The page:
Laminate usually looks just as beautiful as a real hardwood floor, but usually costs much less. Laminate also has a factory finish that more durable than hardwood and does not require finishing.
On top of that, laminate is easier to install than hardwood since it is a floating floor that does not need to be nailed or glued down like typical hardwood products and it does not need to be finished.
How to Save Money on Your Flooring Installation
There are several ways to save some money on your laminate flooring. First, when a supply of laminate is discontinued and no longer manufactured, the remaining supplies may be sold at a discount.
Overstock resellers often sell these types of products. Note that it may be difficult to get additional product later if needed. Keep the eye out for promotions and sales as some sellers occasionally offer discounts on product and installation.
Another way to save some money on your floor is to try installing it yourself. Many homeowners opt to install a laminate floor themselves, pocketing the cost of labor.
Finally, get three installation estimates to find the most competitive price.
Is the Cheapest Laminate Worth It?
Many sellers offer budget products at a significantly lower cost than average, which is very attractive from a budget perspective. Often these products may be just fine, but consider that they may have some drawbacks.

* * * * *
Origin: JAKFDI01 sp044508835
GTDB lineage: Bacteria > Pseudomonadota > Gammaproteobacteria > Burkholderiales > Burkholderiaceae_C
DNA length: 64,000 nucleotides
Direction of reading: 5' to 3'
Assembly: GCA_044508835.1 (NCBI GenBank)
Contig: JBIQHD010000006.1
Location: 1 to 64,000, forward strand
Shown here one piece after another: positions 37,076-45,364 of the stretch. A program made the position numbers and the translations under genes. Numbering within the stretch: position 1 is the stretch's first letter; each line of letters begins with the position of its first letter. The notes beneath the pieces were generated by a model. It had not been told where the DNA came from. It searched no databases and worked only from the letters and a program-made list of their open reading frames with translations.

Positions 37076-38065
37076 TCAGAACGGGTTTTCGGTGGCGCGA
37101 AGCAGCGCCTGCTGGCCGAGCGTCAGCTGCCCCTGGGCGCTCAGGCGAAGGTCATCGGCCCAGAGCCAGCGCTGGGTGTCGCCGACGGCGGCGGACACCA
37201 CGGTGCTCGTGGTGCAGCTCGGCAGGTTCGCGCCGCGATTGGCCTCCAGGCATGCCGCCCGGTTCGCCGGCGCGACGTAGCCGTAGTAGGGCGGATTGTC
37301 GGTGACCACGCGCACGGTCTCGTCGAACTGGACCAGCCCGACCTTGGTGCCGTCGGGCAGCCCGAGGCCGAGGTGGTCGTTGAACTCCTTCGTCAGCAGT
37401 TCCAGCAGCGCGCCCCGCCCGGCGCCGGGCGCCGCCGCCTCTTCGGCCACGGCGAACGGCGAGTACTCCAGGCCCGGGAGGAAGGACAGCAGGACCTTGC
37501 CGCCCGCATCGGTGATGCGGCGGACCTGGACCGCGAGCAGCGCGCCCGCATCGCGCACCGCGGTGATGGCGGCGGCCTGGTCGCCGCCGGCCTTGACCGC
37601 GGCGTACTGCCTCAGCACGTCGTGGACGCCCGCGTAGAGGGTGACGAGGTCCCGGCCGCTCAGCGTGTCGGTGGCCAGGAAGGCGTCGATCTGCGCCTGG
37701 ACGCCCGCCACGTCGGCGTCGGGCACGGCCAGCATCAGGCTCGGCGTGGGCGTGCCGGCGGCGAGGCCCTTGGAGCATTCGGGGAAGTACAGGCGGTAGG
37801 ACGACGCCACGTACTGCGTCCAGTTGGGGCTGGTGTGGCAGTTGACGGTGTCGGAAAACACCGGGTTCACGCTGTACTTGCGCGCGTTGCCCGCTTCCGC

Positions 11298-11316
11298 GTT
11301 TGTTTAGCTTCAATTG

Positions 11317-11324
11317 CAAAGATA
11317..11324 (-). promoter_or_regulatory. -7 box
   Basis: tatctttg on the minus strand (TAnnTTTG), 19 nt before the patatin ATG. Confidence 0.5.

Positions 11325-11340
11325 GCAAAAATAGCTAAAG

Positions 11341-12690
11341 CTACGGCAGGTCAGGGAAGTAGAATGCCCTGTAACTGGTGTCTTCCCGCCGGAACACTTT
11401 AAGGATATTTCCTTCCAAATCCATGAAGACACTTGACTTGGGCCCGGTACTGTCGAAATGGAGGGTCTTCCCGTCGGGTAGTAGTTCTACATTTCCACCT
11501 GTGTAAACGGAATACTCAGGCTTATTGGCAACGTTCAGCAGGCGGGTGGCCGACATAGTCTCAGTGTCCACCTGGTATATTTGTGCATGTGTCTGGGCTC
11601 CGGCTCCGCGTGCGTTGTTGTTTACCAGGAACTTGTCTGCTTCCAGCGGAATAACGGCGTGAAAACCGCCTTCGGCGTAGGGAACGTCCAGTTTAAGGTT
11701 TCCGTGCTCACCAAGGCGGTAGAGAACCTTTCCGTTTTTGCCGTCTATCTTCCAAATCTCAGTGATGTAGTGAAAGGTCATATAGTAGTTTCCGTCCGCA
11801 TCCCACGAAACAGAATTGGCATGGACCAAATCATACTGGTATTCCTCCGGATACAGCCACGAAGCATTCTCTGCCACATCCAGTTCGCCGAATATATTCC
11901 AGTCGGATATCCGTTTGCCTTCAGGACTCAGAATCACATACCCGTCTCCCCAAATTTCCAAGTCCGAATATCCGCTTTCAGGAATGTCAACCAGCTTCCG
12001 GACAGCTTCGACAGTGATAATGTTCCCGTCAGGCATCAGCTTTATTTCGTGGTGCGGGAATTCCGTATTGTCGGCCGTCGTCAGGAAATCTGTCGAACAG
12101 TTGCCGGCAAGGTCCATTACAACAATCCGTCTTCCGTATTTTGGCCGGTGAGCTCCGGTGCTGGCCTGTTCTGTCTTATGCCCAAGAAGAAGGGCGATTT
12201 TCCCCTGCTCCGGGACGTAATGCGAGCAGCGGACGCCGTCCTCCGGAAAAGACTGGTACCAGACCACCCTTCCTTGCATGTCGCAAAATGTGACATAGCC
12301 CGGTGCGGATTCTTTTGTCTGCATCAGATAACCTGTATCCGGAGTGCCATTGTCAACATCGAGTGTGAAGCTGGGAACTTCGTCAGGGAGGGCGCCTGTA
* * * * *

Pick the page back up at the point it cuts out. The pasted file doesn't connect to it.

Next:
Budget laminate is usually thinner, which may not feel as sturdy when walking on it. Some products may be more difficult to install, adding time and/or cost to the project.
Budget laminate may not have a high AC rating and may wear more quickly than more expensive flooring. With that said, budget flooring may be perfect for your project, so don’t rule it out.
Laminate Flooring Abrasion Criteria Ratings
The European Producers of Laminate Flooring developed an Abrasion Criteria, or AC, rating. This rating is used to indicate the strength and durability of flooring products. Specifically, the ratings indicate a product’s resistance to impacts and abrasion. The ratings range from AC1 to AC5, with the higher numbers being a better rating.
AC Rating Descriptions
|AC1||Light residential use in areas with infrequent traffic, ie. in a bedroom|
|AC2||General residential use in areas with moderate foot traffic, ie. in a living room or dining room|
|AC3||Heavy residential use or light commercial use, ie. in a kitchen or a small office space|
|AC4||General commercial use with moderate foot traffic, ie. an office space|
|AC5||Heavy Commercial use in high traffic areas, ie. a department store or restaurant|
Major Laminate Flooring Manufacturers
There are several companies that manufacture laminate flooring. Major manufacturers include Pergo, Armstrong, and Mannington. Pergo created the concept of laminate flooring and continues to be one of the most popular brands for flooring today.
All pricing information on this page is based on average industry costs, and is subject to variance for project-specific materials, labor rates, and requirements.